Andrew Barclay, a grade one inspector, was governor at the Cambridgeshire prison until three months ago, before the current spate of security lapses. He now belongs to a team, headed by Judge Stephen Tumim, whose report in July warned that the secure unit in Whitemoor was out of control. The publication of the report has been postponed. In it, Judge Tumim criticised a 'dangerously cosy relationship' between staff and inmates.
Yesterday, Michael Howard, the Home Secretary, pushed aside calls for his resignation in the wake of the latest security breach, in which up to 2lb of Semtex explosive and three detonators were discovered at the jail on Thursday.
But despite Mr Howard's 'business as usual' approach he faced mounting criticism from opponents as well as unease among Tory supporters who believe the recent series of prison blunders is harming the Government.
A poll of 10,000 viewers of the GMTV breakfast television programme found that 80 per cent thought Mr Howard should resign. However, Downing Street dismissed speculation that his job was on the line.
The Semtex was discovered among the possessions of the 10 Category A prisoners - who included the five IRA men - kept in the special secure unit at Whitemoor. The find was made by police officers searching a freight container used for storing inmates' belongings that cannot fit into their cells. Only staff have access to the container and the explosives must have been smuggled in because all belongings are supposed to be checked. Yesterday police and security guards with dogs continued the search of the prison and five other storage containers.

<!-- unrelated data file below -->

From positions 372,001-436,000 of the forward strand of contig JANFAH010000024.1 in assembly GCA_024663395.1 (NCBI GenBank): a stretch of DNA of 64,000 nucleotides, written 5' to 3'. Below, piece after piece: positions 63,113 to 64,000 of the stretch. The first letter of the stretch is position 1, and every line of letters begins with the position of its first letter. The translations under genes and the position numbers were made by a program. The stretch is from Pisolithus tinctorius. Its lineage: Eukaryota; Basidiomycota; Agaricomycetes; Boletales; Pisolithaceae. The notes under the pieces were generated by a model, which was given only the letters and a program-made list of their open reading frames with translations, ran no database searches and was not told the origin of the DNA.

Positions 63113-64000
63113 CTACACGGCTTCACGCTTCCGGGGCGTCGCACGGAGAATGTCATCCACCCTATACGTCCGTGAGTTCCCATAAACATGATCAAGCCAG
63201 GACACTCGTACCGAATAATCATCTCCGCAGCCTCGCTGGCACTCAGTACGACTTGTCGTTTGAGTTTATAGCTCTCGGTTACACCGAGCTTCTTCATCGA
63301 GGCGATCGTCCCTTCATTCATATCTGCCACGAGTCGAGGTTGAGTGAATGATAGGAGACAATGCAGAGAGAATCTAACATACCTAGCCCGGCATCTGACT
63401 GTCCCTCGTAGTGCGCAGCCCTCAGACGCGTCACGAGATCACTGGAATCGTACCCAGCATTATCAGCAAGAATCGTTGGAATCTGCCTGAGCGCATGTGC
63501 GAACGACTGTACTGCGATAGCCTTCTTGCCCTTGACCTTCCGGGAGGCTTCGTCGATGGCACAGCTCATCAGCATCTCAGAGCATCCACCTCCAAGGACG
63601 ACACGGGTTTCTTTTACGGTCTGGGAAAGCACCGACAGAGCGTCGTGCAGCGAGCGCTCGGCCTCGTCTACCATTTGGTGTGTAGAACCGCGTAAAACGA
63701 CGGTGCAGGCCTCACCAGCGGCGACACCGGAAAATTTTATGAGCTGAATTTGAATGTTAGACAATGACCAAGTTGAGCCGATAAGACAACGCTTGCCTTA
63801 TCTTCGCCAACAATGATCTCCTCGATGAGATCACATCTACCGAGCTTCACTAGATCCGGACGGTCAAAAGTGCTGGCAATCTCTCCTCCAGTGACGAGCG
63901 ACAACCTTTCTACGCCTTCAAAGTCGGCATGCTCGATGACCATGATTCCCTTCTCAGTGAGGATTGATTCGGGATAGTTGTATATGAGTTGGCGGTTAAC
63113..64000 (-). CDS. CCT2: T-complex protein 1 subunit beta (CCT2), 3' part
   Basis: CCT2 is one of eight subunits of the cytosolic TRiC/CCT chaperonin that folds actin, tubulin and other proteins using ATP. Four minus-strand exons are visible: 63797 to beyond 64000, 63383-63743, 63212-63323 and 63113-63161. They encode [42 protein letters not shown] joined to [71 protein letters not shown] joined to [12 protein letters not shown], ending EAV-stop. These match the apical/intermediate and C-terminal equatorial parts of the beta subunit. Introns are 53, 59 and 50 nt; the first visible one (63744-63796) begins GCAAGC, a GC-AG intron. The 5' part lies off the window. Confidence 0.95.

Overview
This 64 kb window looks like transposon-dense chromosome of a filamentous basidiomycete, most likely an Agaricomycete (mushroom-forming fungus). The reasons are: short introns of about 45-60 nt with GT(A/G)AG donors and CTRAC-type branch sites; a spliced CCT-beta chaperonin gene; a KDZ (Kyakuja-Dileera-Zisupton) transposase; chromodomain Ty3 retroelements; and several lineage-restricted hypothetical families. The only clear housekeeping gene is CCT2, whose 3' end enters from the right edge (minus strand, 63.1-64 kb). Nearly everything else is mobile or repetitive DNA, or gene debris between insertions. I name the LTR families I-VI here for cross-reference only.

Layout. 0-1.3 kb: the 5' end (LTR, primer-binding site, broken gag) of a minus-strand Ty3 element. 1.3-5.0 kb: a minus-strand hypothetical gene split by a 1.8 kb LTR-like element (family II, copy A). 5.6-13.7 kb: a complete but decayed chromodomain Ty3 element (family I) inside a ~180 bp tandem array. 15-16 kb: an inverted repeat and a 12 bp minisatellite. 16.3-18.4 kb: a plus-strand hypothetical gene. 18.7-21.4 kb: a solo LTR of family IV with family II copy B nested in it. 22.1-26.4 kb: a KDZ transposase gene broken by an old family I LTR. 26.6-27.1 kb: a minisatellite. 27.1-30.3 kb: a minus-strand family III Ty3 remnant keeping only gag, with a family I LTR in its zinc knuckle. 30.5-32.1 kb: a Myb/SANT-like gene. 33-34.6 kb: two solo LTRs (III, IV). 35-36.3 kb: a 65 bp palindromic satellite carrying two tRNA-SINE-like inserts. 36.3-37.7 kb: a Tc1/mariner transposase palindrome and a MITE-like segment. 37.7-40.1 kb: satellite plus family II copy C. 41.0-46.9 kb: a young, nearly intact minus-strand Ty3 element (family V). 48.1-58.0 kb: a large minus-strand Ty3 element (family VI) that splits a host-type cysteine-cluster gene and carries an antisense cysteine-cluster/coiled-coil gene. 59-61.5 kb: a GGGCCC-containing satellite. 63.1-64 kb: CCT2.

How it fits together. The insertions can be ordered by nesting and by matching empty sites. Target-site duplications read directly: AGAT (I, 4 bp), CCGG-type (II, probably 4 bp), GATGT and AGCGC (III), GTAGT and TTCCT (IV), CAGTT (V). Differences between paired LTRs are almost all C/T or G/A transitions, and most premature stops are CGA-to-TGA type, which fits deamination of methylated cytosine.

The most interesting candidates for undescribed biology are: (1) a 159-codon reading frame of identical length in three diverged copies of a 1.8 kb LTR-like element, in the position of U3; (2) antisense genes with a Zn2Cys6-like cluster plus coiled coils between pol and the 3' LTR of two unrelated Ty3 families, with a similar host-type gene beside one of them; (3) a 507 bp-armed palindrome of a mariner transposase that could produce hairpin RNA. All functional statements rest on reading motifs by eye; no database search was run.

Asked whether he would stand down, Mr Howard, said: 'I have a job to do and I'm determined to see it through.' He added: 'This is a very, very grave matter indeed and I am determined to get to the bottom of it.'
Sources close to Derek Lewis, the Director General of the Prison Service, yesterday admitted that his job was 'tough' at the moment, but insisted he would not resign and stood by his record.
Calling for Mr Howard to resign, John Bartell, chairman of the Prison Officers' Association, spoke of 'the unchecked criminality, the daily violence and the daily break-down in control' in prisons today.
John Prescott, the Labour deputy leader, said: 'We have not heard all the facts yet, but what we have at the moment seems to suggest he is incompetent and we know what should be done with incompetent ministers.'
Sir Ivan Lawrence, Tory MP for Burton and chairman of the Commons Home Affairs Select Committee, admitted the Whitemoor incident was embarrassing for the Government, but described calls for Mr Howard's resignation as 'preposterous'.
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